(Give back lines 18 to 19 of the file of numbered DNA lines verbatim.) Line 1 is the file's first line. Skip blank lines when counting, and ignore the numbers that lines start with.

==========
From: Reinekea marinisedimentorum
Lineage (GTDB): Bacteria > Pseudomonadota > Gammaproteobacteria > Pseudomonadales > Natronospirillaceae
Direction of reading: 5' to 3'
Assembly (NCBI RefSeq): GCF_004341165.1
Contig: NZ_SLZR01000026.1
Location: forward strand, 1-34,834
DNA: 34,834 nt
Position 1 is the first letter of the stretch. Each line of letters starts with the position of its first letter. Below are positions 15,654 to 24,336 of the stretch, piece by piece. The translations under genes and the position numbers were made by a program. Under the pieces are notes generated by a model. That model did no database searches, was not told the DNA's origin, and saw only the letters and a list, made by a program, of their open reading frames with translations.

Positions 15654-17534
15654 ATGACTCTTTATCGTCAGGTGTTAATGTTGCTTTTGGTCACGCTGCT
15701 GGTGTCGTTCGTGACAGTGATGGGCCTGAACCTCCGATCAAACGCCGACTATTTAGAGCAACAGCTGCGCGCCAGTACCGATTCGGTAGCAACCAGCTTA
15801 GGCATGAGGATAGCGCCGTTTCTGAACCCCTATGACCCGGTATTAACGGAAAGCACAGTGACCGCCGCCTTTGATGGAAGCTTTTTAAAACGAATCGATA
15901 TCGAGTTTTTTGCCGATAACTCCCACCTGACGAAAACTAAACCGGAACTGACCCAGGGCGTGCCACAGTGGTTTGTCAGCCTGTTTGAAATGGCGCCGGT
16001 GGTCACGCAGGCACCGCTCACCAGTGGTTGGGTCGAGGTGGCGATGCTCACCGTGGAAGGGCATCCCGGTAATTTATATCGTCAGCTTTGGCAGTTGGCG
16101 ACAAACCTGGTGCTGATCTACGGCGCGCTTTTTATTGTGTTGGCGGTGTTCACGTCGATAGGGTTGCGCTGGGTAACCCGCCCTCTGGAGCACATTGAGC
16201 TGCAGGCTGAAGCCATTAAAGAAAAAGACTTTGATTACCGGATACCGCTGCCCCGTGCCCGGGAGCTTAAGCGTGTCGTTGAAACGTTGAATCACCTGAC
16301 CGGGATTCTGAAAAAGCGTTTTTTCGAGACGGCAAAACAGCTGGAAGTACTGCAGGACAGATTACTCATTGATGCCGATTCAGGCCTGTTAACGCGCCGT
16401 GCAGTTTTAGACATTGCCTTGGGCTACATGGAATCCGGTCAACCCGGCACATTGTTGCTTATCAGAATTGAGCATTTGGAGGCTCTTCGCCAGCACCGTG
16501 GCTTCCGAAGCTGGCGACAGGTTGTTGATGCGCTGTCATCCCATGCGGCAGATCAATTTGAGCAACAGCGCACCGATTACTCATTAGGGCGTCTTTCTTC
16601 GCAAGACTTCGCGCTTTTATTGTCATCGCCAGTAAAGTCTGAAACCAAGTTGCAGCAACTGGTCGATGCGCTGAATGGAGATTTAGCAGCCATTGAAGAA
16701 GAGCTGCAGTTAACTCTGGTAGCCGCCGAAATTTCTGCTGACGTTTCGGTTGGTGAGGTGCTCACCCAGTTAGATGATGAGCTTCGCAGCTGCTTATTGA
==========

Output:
16401 GCAGTTTTAGACATTGCCTTGGGCTACATGGAATCCGGTCAACCCGGCACATTGTTGCTTATCAGAATTGAGCATTTGGAGGCTCTTCGCCAGCACCGTG
16501 GCTTCCGAAGCTGGCGACAGGTTGTTGATGCGCTGTCATCCCATGCGGCAGATCAATTTGAGCAACAGCGCACCGATTACTCATTAGGGCGTCTTTCTTC